The risk factors for musculoskeletal disorders can be classified in 3 families.
The work-related risk factors include rapid workpace, repetitive motion patterns, heavy lifting, use of force, non-neutral body postures, static work, frequent bending and twisting, concentrations of mechanical pressure, vibrations, cold, or an insufficient recovery time.
The psychosocial risk factors include a low job satisfaction, job or family stress, low job control, a low decision lattitude, low social support, an effort vs. reward inbalance, injustice, or perceived monotonous work, self-perception, or certain health beliefs.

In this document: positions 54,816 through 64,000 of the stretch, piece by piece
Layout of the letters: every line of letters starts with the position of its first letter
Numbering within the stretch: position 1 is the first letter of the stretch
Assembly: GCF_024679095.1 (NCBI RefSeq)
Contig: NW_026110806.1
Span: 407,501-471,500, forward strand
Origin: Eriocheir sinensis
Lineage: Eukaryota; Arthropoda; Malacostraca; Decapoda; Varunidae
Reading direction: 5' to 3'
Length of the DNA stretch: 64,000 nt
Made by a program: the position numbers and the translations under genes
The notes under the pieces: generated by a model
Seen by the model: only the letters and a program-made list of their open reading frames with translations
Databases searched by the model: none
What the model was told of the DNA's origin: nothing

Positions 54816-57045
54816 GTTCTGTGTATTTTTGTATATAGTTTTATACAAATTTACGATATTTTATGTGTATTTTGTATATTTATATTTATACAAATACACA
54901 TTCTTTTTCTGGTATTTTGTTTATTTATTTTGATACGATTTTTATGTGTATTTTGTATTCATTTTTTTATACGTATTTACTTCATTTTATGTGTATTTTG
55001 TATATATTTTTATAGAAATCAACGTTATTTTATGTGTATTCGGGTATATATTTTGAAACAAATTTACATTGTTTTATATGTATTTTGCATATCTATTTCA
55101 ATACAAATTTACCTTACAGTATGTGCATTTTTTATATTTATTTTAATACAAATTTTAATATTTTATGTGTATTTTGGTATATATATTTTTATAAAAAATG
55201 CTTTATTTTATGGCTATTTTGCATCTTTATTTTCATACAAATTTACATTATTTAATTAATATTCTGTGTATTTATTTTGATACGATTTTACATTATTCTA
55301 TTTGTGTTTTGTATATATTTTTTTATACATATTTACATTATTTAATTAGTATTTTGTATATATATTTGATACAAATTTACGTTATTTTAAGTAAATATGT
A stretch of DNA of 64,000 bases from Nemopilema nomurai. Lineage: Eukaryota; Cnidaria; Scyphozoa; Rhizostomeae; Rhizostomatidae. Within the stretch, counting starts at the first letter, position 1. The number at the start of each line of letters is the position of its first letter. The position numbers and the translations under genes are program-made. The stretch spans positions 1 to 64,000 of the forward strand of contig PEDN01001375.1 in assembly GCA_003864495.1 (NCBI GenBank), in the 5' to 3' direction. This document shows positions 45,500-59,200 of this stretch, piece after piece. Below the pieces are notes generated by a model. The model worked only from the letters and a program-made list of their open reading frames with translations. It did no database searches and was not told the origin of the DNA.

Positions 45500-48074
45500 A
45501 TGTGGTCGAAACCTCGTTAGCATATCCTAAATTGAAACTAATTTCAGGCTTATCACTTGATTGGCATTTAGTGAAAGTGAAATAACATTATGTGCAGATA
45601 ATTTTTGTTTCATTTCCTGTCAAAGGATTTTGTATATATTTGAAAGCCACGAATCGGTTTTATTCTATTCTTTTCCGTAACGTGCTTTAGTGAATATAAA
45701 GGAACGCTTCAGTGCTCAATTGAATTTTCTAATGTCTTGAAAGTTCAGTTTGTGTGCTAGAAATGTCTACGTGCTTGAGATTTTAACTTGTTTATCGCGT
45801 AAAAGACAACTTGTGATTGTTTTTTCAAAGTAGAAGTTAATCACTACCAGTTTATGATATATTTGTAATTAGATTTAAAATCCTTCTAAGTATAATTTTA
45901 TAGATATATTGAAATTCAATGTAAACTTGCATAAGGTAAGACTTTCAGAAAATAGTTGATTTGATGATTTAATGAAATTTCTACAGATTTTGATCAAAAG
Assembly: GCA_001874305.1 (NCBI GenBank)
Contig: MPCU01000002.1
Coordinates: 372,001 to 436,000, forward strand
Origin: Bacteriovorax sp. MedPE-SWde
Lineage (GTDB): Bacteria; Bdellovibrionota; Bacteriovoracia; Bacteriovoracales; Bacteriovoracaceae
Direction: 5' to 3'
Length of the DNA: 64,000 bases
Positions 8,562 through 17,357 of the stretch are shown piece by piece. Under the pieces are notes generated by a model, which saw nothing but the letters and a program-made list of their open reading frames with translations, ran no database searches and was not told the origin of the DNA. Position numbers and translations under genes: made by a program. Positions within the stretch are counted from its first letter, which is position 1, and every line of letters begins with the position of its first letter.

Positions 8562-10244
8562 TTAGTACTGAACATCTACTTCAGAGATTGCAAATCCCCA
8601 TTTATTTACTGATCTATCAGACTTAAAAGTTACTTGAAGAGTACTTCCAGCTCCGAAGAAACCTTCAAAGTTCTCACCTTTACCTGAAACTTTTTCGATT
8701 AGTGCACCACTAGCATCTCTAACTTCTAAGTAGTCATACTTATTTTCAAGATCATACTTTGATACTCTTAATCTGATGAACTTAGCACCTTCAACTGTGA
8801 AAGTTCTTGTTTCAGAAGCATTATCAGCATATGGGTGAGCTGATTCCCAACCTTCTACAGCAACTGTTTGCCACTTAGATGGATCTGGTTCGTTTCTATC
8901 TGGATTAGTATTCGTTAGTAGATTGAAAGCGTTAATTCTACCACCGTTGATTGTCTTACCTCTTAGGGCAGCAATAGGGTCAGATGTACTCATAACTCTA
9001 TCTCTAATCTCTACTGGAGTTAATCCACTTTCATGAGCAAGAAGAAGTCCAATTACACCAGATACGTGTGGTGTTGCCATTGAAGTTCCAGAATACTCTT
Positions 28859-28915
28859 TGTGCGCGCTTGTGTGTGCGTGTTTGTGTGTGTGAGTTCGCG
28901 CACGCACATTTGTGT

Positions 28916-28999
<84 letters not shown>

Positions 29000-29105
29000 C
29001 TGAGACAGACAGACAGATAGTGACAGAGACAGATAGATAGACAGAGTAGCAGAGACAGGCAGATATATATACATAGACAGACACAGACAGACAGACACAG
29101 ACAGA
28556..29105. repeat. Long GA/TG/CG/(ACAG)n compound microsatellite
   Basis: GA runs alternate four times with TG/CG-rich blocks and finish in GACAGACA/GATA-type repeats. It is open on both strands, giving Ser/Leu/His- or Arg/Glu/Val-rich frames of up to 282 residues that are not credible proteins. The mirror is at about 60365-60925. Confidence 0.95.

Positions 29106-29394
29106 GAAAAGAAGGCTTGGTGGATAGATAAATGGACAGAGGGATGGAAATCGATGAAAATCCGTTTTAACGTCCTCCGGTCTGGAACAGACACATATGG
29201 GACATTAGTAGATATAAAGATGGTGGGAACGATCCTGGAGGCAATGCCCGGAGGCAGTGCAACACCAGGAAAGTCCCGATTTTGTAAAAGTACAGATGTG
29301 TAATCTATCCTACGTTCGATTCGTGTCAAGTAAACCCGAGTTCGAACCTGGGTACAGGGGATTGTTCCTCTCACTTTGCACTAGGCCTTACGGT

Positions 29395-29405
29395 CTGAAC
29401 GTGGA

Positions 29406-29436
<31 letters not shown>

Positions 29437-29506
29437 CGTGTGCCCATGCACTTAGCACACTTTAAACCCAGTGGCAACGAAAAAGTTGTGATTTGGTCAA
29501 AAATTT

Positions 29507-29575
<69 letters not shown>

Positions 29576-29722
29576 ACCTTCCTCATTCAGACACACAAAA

Finally, the intrinsic risk factors include obesity, height, spinal abnormalities (e.g, scoliosis), pregnancy, physical condition, ageing, or a genetic predisposition.
The mission of the TIPM is to help employers and employees recognize work-related risk factors, and to teach employees how to feel overload, how to react, and how to gain control over intrinsic risk factors or their consequences: degenerative (age-related) disease are barely avoidable, but the pace of degeneration depends very much on the use one makes of his own body!
Read more: Recognizing WRMSD / Cost of WRMSD / Risk factors